Breathe Life: protecting health and climate by improving air quality, is a new global campaign led by the WHO and Norway to reduce short-lived climate pollutants that are a significant component of air pollution harming both health and climate.
Air pollution is now the world's largest single environmental health risk, responsible for about 7 million premature, preventable deaths every year, according to the latest data from the World Health Organization. Only 12% of cities achieve WHO guideline levels for air quality – and many cities suffer from air pollution levels that are double, triple or even more above WHO guideline limits.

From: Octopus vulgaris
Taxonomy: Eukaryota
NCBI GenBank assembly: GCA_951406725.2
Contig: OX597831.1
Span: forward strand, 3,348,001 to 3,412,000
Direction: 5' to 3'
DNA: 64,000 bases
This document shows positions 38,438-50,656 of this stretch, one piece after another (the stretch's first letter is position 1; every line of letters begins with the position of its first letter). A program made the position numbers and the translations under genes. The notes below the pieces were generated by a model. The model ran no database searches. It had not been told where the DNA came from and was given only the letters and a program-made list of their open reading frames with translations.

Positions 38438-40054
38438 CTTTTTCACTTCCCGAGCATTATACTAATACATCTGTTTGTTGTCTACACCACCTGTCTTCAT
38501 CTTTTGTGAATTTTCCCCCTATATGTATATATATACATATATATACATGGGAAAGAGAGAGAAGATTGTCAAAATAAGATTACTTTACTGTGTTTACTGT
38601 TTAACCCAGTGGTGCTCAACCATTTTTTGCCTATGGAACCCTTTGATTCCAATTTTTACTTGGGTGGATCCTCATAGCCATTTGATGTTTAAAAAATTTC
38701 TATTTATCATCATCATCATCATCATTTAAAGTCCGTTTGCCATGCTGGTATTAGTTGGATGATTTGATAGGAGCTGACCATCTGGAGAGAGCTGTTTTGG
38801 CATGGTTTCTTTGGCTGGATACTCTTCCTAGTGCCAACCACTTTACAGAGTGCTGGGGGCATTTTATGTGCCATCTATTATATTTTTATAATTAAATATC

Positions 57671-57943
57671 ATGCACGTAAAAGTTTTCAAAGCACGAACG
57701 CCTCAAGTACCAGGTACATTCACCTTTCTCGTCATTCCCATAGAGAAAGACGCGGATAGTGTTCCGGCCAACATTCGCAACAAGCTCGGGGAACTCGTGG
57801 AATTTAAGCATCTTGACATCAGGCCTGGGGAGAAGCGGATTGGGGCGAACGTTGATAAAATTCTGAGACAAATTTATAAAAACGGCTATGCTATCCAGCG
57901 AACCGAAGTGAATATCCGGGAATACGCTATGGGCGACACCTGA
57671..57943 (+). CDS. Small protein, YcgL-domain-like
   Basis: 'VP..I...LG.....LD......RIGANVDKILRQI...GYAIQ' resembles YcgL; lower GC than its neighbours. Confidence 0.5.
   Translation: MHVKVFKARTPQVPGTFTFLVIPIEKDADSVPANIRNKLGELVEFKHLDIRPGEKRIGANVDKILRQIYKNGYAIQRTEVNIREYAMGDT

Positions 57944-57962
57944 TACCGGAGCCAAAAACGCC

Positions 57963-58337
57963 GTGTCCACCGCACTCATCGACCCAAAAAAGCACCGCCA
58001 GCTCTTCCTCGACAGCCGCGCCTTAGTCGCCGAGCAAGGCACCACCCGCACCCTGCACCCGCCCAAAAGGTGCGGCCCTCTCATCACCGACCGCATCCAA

Significantly, many of the most health-harmful air pollutants also exacerbate climate change. These include black carbon, a component of fine particulate matter emitted by diesel engines, biomass combustion and other sources. Ozone is another air pollutant as well as a climate pollutant. Ozone is formed through the interaction of diverse urban and peri-urban pollution emissions, including traffic, power plant and building exhaust, as well as emissions of methane (in itself another powerful short-lived climate pollutant) from waste, sewage and agriculture.